during their game at the Barclays Center on December 8, 2014 in New York City. NOTE TO USER: User expressly acknowledges and agrees that, by downloading and or using this photograph, User is consenting to the terms and conditions of the Getty Images License Agreement.

LeBron James announced Wednesday that he and several other professional athletes plan to found a charitable organization to protect black Americans’ voting rights, five months ahead of the  presidential election, The New York Times reported.

The move comes as mammoth protests have swept the United States and the world calling for an end to hundreds of years of racial discrimination against black people.

“We feel like we’re getting some ears and some attention, and this is the time for us to finally make a difference,” James told the Times.

The organization, called More Than A Vote, aims to encourage African Americans to register to vote and to show up to the polls for the November 3 elections. 

The group will also fight against any factors that could contribute to African Americans’ disenfranchisement.

“Yes, we want you to go out and vote, but we’re also going to give you the tutorial,” James told the Times. “We’re going to give you the background of how to vote and what they’re trying to do, the other side, to stop you from voting.”

James, who has more than 135 million followers across Twitter, Instagram and Facebook, said he plans to use social media to denounce attempts to limit voting by racial minorities.

“King James” himself will finance the project, joined by basketball players Trae Young and Jalen Rose, football player Alvin Kamara and comedian Kevin Hart.

The group plans to collaborate with other get-out-the-vote organizations, the newspaper reported, including When We All Vote and Fair Fight.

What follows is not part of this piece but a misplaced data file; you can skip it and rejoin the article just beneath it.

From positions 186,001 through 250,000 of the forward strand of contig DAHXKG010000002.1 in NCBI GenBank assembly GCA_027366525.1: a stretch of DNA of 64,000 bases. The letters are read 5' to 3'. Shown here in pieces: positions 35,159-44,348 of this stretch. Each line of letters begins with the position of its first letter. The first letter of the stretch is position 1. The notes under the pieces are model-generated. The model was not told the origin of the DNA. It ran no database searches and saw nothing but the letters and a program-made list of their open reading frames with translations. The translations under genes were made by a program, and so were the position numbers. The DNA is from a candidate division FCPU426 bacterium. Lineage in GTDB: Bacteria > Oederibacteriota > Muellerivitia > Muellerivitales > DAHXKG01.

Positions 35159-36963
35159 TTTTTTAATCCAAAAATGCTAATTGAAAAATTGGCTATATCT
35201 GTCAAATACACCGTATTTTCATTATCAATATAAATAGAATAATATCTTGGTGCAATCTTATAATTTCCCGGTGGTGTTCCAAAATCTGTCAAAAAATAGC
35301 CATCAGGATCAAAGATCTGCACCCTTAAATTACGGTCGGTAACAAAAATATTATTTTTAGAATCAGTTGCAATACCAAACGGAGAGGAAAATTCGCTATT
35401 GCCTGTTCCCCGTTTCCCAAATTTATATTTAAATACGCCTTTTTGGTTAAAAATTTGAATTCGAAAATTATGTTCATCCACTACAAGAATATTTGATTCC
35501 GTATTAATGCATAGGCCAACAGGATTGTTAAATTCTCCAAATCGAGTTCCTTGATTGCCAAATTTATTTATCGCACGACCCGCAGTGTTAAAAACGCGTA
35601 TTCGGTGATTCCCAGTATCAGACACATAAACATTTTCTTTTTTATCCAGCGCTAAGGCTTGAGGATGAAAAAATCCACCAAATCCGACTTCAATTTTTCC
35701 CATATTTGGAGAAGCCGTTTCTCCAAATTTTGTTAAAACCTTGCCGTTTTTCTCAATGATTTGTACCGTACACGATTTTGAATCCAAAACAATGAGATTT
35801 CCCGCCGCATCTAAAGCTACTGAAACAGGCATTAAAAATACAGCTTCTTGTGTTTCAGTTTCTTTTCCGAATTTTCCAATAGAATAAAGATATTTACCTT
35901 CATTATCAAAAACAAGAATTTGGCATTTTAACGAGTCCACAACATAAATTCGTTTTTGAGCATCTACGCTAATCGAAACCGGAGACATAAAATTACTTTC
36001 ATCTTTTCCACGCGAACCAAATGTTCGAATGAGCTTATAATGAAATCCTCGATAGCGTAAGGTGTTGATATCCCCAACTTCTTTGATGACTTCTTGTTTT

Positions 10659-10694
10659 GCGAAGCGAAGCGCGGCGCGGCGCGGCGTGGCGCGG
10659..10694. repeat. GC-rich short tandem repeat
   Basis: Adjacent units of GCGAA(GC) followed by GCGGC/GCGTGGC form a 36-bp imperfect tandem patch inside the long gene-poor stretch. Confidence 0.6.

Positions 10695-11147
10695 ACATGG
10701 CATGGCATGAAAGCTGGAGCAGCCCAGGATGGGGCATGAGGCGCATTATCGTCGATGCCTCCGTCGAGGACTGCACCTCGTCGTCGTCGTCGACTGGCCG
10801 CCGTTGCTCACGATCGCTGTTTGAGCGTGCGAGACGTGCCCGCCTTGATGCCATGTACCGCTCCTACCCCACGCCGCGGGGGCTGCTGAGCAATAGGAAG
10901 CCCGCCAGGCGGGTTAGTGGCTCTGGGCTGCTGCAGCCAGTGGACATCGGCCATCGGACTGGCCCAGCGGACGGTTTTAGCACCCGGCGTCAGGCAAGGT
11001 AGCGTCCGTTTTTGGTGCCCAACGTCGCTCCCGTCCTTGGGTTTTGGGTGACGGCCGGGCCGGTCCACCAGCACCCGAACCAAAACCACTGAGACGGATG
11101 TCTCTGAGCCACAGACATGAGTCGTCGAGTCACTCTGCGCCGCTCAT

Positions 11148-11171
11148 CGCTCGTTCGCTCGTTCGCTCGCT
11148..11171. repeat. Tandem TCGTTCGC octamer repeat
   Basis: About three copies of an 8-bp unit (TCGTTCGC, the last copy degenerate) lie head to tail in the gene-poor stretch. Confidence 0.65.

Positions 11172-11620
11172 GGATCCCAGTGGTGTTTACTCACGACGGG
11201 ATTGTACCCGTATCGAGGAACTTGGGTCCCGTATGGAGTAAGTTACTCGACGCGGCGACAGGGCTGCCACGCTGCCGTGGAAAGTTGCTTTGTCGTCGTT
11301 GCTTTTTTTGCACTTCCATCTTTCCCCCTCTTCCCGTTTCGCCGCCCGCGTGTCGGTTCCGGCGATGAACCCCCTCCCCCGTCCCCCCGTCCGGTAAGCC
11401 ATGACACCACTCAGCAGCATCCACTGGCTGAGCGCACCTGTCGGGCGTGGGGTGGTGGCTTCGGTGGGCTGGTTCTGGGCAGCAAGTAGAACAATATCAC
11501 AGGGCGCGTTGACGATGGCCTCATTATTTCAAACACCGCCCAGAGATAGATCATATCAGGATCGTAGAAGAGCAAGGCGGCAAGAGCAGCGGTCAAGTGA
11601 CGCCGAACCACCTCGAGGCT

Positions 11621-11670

The initiative comes as the U.S. grapples with renewed anger over racism and police violence after the death of George Floyd, a 46-year-old African-American man who was killed last month when a police officer knelt on his neck for nearly nine minutes.

James had expressed his own anger on Instagram, posting Floyd’s last words “I can’t breathe.”

But James’ voting rights move immediately drew pushback from leading Hong Kong democracy activist Joshua Wong, who tweeted about James’ failure to back protesters there:

Defending democracy is vital, but @KingJames only talks loud in the US. On China, not only is he silent, he actively shuts others up. He called @dmorey “misinformed” and “not really educated” for supporting #HongKong. All he cares about is money, not human rights. Hypocritical. https://t.co/vxVMWIjsjY

pic.twitter.com/YJ3fbBnteM

The voting movement is not the Los Angeles Laker’s first foray into politics. He appeared at a campaign event for Democratic presidential candidate Hillary Clinton in 2016.

Nor is it his first charitable endeavor: He has offered university scholarships through the LeBron James Family Foundation and even set up a school for third through eighth graders in his home state of Ohio. 

James also heads a production studio producing a documentary about the massacre of approximately 300 African Americans in Tulsa, Oklahoma in 1921.

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